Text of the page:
With Stanzi gone, Vandenberg is in


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For the better part of three seasons, James Vandenberg watched Ricky Stanzi. He performed clipboard duty. He described his role as Stanzi’s “secondhand man” during film sessions. He graciously waited to be Iowa’s No. 1 quarterback.

And now that the opportunity is here — Stanzi graduated this past December — surely a lot has changed for the redshirt junior?

Not so much.

“It’s a little different. I get a lot more reps,” Vandenberg said on April 8. He looked the role of youngster only in his boyish face. He spoke with the maturity of an experienced leader.

“It’s still football to me. Nothing’s really changed except my workload and maybe the way guys view me. I had to assert myself as more of a leader.”

Perhaps the reason that Vandenberg’s transition has been so seamless thus far is because of his predecessor. Stanzi provided a strong example of what one must do to flourish as a starting quarterback. Teammates spoke passionately and often of his work ethic — Stanzi sat in the film room “seven, eight hours a day” fellow quarterback John Wienke said last August.

Vandenberg said that dedication was reflected in Stanzi’s meteoric career.

“I watched all the little changes he made and how he went about his day running the team, studying defenses, studying himself,” Vandenberg said. “He had a great work ethic that I think everybody looked up to.”

Of course, most know Vandenberg doesn’t enter his first season as Iowa’s starter completely devoid of game experience. After Stanzi suffered a severely sprained ankle against Northwestern in 2009, the Keokuk, Iowa, native was thrust into the limelight as a redshirt freshman.

His first assignment: the de facto Big Ten championship game against No. 10 Ohio State in Columbus. The result: A Rose Bowl-dream-crushing 27-24 overtime loss.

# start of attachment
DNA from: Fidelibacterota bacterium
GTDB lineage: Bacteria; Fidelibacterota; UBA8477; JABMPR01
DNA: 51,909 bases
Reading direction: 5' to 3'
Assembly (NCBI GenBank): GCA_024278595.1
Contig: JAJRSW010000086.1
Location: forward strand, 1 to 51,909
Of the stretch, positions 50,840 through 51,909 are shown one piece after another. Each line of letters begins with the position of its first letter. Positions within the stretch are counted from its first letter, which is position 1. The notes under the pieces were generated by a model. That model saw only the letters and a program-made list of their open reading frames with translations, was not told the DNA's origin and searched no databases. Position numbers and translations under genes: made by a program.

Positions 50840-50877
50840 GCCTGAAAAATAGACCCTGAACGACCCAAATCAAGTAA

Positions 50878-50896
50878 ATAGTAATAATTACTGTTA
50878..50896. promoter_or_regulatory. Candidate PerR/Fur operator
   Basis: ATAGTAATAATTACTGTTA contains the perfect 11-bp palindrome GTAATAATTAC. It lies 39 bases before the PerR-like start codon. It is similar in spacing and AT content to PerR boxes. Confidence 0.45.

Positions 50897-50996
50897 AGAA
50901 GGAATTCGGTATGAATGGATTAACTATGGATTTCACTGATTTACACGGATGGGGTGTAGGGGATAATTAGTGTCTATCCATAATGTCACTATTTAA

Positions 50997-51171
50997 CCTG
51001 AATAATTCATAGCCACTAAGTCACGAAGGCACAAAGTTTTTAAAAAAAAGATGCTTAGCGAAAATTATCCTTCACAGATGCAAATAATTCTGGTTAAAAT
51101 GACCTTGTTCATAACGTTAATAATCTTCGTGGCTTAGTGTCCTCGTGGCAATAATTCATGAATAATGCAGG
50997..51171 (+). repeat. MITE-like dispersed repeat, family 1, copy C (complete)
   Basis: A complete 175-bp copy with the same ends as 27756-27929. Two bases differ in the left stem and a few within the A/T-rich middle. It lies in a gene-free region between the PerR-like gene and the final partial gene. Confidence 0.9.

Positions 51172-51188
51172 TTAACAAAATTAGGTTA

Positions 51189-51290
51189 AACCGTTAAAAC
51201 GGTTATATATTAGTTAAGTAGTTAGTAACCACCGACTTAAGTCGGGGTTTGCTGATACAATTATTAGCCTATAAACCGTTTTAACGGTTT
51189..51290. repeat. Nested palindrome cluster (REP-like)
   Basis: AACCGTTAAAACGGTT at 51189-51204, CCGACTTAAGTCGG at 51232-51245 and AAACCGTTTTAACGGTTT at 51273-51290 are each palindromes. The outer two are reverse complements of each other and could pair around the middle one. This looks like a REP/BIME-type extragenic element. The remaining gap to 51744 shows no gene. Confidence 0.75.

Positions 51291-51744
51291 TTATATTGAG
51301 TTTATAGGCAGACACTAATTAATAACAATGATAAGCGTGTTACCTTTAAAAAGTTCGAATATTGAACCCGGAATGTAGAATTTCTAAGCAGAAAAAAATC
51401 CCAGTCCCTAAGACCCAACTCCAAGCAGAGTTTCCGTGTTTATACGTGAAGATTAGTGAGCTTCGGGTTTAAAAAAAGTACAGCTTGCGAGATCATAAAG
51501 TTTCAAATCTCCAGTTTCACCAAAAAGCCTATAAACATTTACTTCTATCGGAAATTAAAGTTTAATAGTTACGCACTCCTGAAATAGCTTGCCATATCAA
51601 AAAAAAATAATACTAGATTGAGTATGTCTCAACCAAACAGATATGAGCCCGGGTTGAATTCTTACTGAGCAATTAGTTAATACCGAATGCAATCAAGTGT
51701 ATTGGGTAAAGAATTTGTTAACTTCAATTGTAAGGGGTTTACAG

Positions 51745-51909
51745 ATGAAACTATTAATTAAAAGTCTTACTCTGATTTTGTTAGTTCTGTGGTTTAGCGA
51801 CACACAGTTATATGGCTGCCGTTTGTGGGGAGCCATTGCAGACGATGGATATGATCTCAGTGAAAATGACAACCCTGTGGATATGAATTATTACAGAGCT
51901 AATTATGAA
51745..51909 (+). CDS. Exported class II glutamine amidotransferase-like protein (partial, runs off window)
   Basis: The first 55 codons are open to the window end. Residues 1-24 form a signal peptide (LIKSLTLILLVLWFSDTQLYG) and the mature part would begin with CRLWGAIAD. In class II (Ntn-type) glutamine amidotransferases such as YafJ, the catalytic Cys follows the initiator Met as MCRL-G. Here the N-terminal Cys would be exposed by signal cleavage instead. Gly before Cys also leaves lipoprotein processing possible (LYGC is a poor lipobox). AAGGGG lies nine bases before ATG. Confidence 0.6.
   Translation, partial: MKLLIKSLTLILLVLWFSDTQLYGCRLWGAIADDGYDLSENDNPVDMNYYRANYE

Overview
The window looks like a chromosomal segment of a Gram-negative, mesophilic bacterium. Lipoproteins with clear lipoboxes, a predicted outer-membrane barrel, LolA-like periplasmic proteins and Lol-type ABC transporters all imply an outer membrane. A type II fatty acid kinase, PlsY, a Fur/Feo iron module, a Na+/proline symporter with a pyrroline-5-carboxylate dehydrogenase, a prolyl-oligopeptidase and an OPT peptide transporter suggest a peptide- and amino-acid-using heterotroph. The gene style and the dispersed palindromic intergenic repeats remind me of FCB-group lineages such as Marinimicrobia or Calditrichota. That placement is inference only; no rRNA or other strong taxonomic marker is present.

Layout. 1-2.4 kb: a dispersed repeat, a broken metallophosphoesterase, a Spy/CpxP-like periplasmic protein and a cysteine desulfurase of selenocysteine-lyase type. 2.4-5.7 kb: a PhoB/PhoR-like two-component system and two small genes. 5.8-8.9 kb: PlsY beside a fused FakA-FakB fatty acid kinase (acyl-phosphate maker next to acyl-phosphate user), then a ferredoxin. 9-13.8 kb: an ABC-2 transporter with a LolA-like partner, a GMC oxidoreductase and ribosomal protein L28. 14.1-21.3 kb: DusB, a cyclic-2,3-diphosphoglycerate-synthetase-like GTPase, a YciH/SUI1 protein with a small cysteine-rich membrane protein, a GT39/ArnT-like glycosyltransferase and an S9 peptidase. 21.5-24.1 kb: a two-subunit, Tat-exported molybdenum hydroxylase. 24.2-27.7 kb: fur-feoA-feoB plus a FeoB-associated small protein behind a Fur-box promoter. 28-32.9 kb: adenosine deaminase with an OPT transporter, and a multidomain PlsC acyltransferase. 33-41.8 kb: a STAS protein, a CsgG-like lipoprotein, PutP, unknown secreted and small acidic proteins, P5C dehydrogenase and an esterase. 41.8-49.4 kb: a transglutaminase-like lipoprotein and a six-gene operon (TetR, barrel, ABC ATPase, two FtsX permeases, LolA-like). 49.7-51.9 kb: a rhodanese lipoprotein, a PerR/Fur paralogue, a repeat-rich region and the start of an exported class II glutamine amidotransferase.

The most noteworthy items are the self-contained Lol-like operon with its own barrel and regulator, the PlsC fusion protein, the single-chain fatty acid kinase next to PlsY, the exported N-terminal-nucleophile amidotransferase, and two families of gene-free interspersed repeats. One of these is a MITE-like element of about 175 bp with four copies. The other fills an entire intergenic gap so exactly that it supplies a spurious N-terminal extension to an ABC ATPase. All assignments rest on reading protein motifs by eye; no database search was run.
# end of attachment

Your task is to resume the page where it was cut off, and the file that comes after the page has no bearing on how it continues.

With three interceptions, Vandenberg was not perfect, though his performance was admirable — especially considering it was his first career start. He completed 20-of-33 passes for 233 yards and two touchdowns. His follow-up effort the next week against Minnesota was less glamorous — 11-of-24 for 117 yards and one interception — but he led Iowa to a 12-0 win nonetheless, all but reserving the Hawkeyes a spot in a BCS game.

Then, he returned to relative obscurity.

Stanzi returned from surgery and started in Iowa’s 2010 Orange Bowl victory over Georgia Tech. He remained healthy in his final year as a Hawkeye, putting together the finest season of his career.

But Vandenberg said he didn’t grow restless over that time. He treated it as another opportunity to improve.

“When I got thrown into that [starting] role two years ago, it was a crash course on how to play Big Ten football,” Vandenberg said. “Having that experience and then just taking every day even as the backup last year really helped me.”

That work behind the scenes didn’t go unnoticed. Head coach Kirk Ferentz praised Vandenberg for his performance in practice, particularly during this past December in preparation for the Insight Bowl against Missouri.

“That’s the most recent exposure; we really had a chance to watch him extensively,” the 13th-year head coach said March 23, also noting a specific practice in which the team’s seniors were excused for graduation. “… So it was our team minus the seniors, basically the spring-ball group. He did a really nice job.”

Positive reviews for Vandenberg aside, when replacing a player such as Stanzi — practically the face of the Iowa football program for the last three years — you’d think teammates might have at least a shred of doubt.

If so, they’re not showing it.

“You saw him at Ohio State? He almost beat the team. He led us into overtime,” senior tight end Brad Herman said March 30. “So the expectations are high for him … I’m sure he’ll do just fine.”

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